In this thread : [DSP module discussion] Structure of audio plug-ins API, someone asked :
What’s the advantage of DF1/2 over TPT?
Let me summarize again what TPT and DF1/2 means :
A digital filter can be implemented using a DF1/DF2 structure and their transposed versions when it is defined by its Z transfer functions, meaning a set of coefficients. For example, classic biquads have a transfer function like H(z) = (b0 + b1 z^-1 + b2 z^-2) / (1 + a1 z^-1 + a2 z^-2). Knowing these coefficients (b0, b1, b2, a1, a2), the filtering can be done with the DF structures, and that’s how things work in JUCE IIRFilter and dsp::IIR::filter.
TPT means “topology preserving structure transform”. Basically, it means that the filter is generated from an analog prototype, derived from an analog circuit equations (Kirchhoff’s laws), used directly (see DK-method or Andy Simper’s papers) or reworded as a graphical block scheme (see Vadim Zavalishin’s paper and Will Pirkle’s papers). What we do there, instead of finding an equivalent discrete transfer functions with a set coefficients like before, is that we try to keep the topology, the processing path in analog if you want, to preserve its time-varying context properties mainly. To do so, we need to discretize the integrators only, for example using the bilinear transform and the TDF2 locally, but everything around is the same. That’s why there is also an additional step to get the final processing structure, which is solving the delay free loops, which is easy if everything is kept linear.
Very often, the filters designed with a DF structure only are generated using a filter design method which sets directly the values of the filter discrete transfer function coefficients. Classic EQ biquads are made this way, using the so called bilinear transform. My new IIR filter design classes calculates digital allpass coefficients or manipulate poles and zeroes in the digital domain, so everything is made directly in the digital domain as well. Think also about regressive methods for designing filters, where all the coefficients are fitted to get a given frequency response.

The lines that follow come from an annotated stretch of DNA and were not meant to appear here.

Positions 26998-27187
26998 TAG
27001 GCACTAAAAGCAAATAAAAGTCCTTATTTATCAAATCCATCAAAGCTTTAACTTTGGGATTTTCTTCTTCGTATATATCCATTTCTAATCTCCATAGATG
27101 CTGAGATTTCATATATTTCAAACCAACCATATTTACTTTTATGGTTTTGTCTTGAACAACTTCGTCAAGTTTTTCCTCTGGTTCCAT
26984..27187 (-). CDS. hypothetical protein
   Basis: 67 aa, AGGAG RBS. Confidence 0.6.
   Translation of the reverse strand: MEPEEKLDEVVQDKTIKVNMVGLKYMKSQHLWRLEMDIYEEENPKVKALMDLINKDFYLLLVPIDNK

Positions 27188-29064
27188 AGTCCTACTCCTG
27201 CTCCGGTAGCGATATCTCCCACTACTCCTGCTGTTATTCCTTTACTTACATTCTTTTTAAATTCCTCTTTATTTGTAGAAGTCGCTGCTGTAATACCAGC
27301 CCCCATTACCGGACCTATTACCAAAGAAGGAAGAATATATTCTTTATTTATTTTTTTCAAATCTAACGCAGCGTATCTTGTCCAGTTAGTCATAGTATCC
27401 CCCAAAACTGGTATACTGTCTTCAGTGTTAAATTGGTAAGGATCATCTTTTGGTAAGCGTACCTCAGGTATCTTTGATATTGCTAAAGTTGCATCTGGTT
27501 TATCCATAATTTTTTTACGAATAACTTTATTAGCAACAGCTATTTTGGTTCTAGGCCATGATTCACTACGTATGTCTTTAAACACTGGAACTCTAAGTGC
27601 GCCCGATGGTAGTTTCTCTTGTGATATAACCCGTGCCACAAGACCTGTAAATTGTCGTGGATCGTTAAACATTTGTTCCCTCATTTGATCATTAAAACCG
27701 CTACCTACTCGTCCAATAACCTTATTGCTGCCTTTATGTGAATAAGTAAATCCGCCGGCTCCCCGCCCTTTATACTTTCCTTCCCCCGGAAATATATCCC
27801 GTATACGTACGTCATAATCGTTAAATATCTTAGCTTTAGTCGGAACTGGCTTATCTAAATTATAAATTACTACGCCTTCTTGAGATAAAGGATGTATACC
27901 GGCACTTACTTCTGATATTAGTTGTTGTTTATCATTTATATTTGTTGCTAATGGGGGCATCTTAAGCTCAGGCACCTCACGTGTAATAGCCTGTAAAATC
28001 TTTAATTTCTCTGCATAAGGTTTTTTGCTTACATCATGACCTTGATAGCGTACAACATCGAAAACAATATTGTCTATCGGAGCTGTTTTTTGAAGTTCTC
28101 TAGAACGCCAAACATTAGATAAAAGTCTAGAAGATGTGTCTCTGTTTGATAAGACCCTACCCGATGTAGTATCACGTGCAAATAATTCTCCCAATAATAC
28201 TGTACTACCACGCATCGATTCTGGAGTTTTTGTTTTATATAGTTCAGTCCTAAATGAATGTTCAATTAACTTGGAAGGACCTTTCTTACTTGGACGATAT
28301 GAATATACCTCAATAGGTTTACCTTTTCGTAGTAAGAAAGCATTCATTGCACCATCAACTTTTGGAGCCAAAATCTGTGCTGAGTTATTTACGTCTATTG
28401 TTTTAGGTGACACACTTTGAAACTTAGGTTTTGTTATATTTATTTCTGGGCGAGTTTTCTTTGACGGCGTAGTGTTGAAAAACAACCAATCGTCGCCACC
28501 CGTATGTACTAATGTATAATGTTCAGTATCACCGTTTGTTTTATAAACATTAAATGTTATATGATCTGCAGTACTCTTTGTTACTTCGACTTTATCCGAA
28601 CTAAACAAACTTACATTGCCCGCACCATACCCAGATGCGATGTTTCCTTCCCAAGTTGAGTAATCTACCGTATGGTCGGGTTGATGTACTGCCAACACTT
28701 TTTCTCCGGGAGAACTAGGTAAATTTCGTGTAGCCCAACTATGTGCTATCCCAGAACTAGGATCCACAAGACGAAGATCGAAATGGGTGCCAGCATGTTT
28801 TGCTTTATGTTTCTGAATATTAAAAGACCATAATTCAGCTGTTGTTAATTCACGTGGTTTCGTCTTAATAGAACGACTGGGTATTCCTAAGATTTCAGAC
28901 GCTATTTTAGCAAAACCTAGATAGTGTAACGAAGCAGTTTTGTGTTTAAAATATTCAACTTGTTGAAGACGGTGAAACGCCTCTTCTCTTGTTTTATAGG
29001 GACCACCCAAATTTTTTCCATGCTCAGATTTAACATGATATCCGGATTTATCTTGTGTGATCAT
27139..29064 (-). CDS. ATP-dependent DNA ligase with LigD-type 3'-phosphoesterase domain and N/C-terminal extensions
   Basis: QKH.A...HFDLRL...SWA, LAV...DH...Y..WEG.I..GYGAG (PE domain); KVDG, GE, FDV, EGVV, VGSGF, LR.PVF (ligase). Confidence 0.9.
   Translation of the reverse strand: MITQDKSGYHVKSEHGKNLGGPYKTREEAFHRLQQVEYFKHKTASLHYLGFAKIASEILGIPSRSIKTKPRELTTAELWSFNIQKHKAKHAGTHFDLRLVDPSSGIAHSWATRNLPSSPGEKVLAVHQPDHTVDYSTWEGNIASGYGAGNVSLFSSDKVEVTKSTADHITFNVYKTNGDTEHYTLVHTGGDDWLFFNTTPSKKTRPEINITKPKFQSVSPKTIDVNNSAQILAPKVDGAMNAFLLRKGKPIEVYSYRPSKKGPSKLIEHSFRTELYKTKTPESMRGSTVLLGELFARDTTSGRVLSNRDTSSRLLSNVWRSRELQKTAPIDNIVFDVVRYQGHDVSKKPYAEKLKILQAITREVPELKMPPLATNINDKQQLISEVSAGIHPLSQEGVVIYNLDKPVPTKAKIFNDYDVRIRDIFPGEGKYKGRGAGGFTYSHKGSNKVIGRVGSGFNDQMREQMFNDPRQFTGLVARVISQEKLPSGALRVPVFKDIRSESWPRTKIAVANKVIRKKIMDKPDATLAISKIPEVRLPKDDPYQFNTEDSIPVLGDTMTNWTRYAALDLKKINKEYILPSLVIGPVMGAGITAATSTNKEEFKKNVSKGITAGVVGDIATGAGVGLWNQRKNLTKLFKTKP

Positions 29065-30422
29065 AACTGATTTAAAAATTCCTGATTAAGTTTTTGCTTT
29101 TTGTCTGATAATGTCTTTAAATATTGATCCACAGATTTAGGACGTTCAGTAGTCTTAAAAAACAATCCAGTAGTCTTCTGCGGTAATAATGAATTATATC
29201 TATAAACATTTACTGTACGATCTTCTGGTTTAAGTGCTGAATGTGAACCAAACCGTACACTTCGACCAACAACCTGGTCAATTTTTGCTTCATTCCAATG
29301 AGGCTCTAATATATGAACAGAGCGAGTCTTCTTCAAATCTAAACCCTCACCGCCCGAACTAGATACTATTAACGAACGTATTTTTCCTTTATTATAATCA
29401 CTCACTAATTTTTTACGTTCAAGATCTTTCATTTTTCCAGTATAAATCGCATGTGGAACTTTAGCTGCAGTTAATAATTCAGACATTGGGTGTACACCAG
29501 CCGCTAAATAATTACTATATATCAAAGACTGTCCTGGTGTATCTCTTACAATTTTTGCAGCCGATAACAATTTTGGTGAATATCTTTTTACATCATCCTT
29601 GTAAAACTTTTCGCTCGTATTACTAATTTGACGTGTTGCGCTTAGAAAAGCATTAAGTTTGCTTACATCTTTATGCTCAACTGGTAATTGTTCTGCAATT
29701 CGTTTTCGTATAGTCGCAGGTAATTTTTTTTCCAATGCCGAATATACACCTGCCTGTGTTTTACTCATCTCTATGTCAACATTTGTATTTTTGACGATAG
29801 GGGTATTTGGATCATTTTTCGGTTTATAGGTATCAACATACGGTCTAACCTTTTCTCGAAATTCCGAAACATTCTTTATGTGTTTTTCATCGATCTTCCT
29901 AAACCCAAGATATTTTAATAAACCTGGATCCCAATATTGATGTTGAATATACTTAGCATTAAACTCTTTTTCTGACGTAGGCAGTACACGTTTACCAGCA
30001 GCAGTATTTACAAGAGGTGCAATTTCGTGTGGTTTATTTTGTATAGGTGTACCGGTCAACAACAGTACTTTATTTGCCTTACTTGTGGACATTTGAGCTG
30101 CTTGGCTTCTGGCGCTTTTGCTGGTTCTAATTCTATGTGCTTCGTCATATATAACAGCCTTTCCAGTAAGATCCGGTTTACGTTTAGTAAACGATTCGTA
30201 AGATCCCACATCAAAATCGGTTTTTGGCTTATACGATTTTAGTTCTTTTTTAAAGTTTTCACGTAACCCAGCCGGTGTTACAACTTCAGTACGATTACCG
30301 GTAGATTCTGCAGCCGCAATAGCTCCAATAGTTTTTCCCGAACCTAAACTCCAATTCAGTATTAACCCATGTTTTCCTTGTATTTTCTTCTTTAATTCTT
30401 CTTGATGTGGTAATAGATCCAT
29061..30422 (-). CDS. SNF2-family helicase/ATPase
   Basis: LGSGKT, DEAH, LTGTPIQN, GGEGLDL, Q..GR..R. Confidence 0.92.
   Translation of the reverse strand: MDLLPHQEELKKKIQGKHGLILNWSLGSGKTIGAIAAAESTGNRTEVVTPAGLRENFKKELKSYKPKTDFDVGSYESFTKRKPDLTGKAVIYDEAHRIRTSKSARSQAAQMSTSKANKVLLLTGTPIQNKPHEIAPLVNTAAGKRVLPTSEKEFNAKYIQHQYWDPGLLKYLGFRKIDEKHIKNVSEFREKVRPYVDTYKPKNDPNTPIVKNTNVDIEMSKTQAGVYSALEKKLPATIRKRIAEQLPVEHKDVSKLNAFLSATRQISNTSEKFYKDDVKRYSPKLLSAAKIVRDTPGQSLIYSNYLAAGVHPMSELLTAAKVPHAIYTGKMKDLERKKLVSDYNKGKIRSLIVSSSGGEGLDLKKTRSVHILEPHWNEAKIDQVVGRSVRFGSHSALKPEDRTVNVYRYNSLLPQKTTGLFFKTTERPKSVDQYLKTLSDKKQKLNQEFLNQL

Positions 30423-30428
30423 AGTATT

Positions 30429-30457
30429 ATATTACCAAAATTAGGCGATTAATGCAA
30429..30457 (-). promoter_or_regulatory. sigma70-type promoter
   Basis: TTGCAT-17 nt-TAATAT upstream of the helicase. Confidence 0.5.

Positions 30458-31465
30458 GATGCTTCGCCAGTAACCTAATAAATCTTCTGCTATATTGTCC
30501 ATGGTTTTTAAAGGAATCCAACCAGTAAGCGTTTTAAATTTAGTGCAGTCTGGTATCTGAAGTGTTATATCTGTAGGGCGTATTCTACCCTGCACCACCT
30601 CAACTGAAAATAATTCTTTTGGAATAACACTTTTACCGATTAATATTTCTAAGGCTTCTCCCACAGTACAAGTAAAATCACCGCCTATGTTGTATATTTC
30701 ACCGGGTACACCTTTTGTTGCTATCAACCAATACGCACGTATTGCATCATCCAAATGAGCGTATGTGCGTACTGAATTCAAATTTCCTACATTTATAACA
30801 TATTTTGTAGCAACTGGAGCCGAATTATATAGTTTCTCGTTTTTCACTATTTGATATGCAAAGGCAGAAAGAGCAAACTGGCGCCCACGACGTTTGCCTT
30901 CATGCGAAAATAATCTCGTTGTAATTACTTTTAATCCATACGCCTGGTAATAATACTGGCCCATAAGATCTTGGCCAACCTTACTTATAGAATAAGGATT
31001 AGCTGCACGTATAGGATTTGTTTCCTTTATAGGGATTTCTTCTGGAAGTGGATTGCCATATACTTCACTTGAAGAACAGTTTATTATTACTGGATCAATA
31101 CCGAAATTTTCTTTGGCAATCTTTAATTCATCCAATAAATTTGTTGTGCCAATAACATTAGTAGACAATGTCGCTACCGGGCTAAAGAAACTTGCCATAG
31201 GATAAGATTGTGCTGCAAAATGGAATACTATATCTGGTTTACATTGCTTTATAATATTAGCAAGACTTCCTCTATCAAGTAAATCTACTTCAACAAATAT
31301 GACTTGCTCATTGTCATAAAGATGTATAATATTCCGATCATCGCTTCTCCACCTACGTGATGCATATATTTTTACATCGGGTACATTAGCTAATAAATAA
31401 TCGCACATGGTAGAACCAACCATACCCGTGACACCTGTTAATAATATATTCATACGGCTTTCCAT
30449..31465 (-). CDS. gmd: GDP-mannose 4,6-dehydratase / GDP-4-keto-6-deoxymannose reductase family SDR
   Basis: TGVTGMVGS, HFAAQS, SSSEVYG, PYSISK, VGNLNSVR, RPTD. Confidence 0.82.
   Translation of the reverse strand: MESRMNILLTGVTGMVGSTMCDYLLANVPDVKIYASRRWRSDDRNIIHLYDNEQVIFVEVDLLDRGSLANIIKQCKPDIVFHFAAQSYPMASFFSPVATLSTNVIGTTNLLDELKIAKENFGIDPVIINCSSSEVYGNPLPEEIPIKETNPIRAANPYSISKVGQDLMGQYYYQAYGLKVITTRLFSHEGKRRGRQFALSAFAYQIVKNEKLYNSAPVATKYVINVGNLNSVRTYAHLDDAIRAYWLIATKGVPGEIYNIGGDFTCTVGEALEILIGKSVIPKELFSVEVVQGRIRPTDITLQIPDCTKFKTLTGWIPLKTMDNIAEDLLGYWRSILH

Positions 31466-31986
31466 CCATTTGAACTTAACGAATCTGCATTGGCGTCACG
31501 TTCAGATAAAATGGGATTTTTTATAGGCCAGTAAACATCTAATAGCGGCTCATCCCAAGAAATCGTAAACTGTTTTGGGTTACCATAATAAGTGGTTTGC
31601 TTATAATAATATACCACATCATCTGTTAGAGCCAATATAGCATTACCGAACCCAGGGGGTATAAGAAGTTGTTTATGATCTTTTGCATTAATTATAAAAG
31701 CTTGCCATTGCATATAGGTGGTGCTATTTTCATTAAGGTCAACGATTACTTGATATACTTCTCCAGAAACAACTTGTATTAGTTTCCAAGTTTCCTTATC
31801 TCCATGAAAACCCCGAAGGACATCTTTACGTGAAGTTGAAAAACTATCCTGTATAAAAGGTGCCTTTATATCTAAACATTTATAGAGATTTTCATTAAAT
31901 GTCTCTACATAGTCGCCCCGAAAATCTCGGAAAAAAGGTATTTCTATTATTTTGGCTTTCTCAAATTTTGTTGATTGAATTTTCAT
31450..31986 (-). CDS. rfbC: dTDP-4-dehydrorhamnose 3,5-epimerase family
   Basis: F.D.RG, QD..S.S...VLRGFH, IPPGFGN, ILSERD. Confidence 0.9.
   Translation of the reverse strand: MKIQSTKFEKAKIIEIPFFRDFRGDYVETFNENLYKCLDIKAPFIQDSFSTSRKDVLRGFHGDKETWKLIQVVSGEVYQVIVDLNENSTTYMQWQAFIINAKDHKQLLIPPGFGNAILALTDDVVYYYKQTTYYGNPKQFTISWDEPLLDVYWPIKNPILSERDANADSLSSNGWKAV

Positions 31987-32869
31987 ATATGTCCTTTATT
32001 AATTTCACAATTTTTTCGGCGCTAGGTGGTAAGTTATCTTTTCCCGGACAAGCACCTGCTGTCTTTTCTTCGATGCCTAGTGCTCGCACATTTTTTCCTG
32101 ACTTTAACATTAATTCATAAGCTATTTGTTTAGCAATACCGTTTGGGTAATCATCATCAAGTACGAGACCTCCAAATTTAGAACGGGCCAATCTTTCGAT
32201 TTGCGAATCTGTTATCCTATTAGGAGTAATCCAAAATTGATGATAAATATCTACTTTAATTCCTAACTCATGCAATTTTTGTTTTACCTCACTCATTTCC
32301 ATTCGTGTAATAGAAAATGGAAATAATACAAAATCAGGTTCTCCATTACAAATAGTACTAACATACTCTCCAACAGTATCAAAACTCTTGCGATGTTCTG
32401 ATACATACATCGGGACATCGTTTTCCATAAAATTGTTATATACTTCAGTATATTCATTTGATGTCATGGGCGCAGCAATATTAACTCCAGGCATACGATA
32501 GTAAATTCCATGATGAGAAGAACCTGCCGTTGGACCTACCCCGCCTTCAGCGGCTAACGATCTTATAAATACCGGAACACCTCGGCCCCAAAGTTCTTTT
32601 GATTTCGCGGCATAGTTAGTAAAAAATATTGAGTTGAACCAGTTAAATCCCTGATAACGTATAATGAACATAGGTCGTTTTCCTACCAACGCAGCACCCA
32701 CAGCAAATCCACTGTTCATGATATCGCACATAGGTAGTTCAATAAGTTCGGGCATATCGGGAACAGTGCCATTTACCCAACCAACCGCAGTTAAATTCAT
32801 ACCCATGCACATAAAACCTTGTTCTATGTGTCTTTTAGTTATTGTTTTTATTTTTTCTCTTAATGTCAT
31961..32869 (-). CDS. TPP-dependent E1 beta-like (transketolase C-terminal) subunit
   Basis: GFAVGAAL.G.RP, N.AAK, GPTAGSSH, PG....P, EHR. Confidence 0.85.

But using the TPT structure means that we can’t do this, it means we only discretize the integrator itself and everything around is left unchanged. So this structure gives less freedom in what we want to do. And if we want to fit a specific wanted frequency response to our processing, we need to do the changes in the analog block scheme instead of the digital world directly.
In short, TPT structure is not the holy grail, it’s just the solution of a very specific problem which is “how do I get the best processing behaviour for a digital filter derived from an analog prototype ?”. For other problems (high order filter design for example), you have to use something easier to use / maintain / customize like standard filters simulated with DF structures (or others but that’s another topic).
One of the confusion sources about all this stuff is the so called State Variable Filter (SVF) circuit, which happens to be the one used to generate the digital coefficients in the RBJ EQ audio cookbook, used in the IIR filter design classes in JUCE. And that circuit is a perfect and the most simple example of how to use the TPT structure, and how to get its advantages (fast modulation of the cutoff frequency). And in TPT SVF code, most of the time the integrators are discretized with the bilinear transform / trapezoidal method, and simulated with a DF structure . But again everything around is different. And at the end the frequency response in time-invariant context is the same.
That’s what you get with the new class dsp::StateVariableFilter.
- Vadim Zavalashin’s book : https://www.native-instruments.com/fileadmin/ni_media/downloads/pdf/VAFilterDesign_1.1.1.pdf
- Will Pirkle’s articles : http://www.willpirkle.com/706-2/
- About the DK-method : https://ccrma.stanford.edu/~dtyeh/papers/pubs.html
- Andy Simper’s article : https://cytomic.com/files/dsp/SvfLinearTrapOptimised.pdf